for applications.<4>  

          While not an issue directly raised by this bill, in light of its  
          goals, the authors may wish to consider whether the goals of  
          this bill could be furthered by consolidating the state's  
          efforts relating to missing persons and child abduction under  
          one state entity.

          4.    FBI "CARD" Teams

           According to its website, the Federal Bureau of Investigation  
          ("FBI") has established "Child Abduction Rapid Deployment" teams  
          which appear to be similar to the teams proposed by this bill.   
          The website describes in part:

              Child abductions by strangers are often complex and  
              high-profile cases.  And time is of the essence. 

              That's why we've added another tool in our Crimes  
              Against Children program that helps our local field  
              offices in these cases: our Child Abduction Rapid  
              Deployment, or CARD, teams. 


              Here's the "who, what, when, and where" of these teams: 
          <3>   See California Child Abduction Task Force Summary Report  
          Fourth Edition (2008), available online at:  
          <4>   See  



                                                    AB 1022 (Nava and Cook)

              WHO makes up a CARD team?  FBI agents with in-depth  
              experience and a proven track record in crimes against  
              children investigations, especially cases where a child  
              has been abducted by someone other than a family member.  
               Once selected, team members go through extensive  
              training.  Each team has a designated leader.  The teams  
              work closely with behavioral analysts, National Center  
              for the Analysis of Violent Crime (NCAVC) coordinators,  
              and Crimes Against Children coordinators.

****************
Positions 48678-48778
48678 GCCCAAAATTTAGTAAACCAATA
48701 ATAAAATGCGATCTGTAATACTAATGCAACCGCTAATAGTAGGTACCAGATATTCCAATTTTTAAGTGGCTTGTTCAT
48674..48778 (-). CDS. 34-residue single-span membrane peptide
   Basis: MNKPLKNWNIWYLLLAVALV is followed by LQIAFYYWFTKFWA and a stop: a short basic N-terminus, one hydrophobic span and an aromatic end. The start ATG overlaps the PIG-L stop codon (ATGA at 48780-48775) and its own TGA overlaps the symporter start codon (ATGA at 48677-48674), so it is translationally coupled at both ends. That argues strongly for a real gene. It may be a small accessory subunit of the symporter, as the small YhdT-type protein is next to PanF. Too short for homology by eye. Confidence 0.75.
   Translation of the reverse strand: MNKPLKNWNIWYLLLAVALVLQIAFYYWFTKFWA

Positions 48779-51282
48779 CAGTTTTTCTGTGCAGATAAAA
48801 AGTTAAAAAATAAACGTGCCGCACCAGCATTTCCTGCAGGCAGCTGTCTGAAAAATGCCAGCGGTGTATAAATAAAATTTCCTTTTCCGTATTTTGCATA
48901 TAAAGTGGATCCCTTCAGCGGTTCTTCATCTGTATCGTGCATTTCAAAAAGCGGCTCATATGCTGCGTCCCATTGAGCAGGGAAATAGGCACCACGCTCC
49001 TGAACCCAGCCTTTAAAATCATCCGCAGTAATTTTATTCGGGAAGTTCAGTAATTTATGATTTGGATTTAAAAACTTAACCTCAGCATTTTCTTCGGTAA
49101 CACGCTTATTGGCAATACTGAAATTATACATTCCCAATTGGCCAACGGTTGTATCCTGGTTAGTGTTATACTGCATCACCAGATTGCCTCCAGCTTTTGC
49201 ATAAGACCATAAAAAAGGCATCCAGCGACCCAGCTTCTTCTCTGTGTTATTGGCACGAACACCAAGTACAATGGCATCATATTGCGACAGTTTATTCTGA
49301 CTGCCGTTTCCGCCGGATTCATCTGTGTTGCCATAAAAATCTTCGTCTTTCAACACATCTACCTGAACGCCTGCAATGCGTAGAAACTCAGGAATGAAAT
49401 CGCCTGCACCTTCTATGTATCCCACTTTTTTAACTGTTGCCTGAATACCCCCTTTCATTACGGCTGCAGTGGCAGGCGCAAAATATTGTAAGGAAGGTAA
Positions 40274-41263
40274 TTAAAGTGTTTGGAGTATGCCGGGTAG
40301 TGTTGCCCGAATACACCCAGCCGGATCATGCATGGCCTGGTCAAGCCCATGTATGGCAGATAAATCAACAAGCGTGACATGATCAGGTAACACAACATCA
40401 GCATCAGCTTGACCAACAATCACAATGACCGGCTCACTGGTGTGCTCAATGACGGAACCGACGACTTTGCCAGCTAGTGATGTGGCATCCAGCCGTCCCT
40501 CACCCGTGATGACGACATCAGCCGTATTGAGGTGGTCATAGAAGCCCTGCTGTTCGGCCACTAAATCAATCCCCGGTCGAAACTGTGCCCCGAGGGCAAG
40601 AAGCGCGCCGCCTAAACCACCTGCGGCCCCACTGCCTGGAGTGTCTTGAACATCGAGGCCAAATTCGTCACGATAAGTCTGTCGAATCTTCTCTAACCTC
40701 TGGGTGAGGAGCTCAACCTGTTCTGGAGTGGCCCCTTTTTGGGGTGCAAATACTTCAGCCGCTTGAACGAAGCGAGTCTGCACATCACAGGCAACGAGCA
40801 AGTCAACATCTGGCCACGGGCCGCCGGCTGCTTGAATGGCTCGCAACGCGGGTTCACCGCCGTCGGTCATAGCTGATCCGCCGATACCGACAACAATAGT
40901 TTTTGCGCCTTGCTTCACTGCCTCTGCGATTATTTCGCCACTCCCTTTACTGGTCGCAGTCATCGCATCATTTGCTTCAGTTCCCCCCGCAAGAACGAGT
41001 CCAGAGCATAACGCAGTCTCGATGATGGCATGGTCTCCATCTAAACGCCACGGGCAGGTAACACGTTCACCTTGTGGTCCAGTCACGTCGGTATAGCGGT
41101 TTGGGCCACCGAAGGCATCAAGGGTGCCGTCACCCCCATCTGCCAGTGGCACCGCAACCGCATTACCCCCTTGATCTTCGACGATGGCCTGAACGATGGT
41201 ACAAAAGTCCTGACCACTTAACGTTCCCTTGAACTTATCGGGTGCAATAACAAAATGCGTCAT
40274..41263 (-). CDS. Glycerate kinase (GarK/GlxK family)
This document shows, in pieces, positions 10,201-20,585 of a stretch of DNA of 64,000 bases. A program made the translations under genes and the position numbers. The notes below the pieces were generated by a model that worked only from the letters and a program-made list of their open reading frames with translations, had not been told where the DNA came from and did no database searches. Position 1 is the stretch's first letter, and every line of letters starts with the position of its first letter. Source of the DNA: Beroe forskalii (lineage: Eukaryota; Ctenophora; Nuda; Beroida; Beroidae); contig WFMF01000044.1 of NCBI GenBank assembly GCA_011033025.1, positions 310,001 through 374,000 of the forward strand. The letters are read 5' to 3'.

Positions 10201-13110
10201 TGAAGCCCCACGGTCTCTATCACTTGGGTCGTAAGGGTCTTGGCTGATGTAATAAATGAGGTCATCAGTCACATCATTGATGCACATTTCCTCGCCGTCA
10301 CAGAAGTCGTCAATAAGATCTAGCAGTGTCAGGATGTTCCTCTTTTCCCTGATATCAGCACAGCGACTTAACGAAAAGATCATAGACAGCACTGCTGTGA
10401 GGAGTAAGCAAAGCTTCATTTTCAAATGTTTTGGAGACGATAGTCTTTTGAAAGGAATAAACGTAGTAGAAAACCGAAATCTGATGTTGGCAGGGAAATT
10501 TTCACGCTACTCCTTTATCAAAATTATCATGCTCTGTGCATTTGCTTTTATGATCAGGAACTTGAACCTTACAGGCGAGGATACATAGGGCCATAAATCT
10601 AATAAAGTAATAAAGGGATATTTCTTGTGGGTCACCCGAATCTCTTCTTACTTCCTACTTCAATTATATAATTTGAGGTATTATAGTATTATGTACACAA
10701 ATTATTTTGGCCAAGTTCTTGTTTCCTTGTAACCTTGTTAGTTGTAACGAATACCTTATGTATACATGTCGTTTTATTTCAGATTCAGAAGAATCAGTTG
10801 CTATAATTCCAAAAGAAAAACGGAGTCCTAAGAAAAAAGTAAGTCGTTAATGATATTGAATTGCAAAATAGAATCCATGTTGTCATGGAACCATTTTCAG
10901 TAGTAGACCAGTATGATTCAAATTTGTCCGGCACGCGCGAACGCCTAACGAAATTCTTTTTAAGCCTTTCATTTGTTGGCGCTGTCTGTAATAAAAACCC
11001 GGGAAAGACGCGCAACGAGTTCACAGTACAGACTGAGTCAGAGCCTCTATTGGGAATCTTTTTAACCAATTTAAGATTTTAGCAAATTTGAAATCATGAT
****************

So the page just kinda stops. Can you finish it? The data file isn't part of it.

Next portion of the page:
WHAT do the CARD teams do?  Relying on their expertise  
              and experience, team members make sure the investigation  
              moves quickly, efficiently, and thoroughly. They provide  
              our field divisions running the investigations with  
              on-site investigative, technical, and resource  
              assistance during the initial critical period after a  
              child is kidnapped. 

              WHEN are the teams deployed?  Soon after an abduction  
              has been reported to a  local FBI field office  , to  FBI  
              Headquarters  , or to the  National Center for Missing and  
              Exploited Children  , or in other cases when the FBI  
              determines an investigation is warranted.

              WHERE are the teams located and WHERE have they been  
              deployed?  We've created ten regional teams nationwide:  
              two each in the northeast, southeast, north central,  
              south central, and west.  With the whole nation covered,  
              we can send a team anywhere in the U.S. within hours. 

              In addition to their unique expertise, CARD teams can  
              quickly establish an on-site command post to centralize  
              investigative efforts and operations.  Other assets they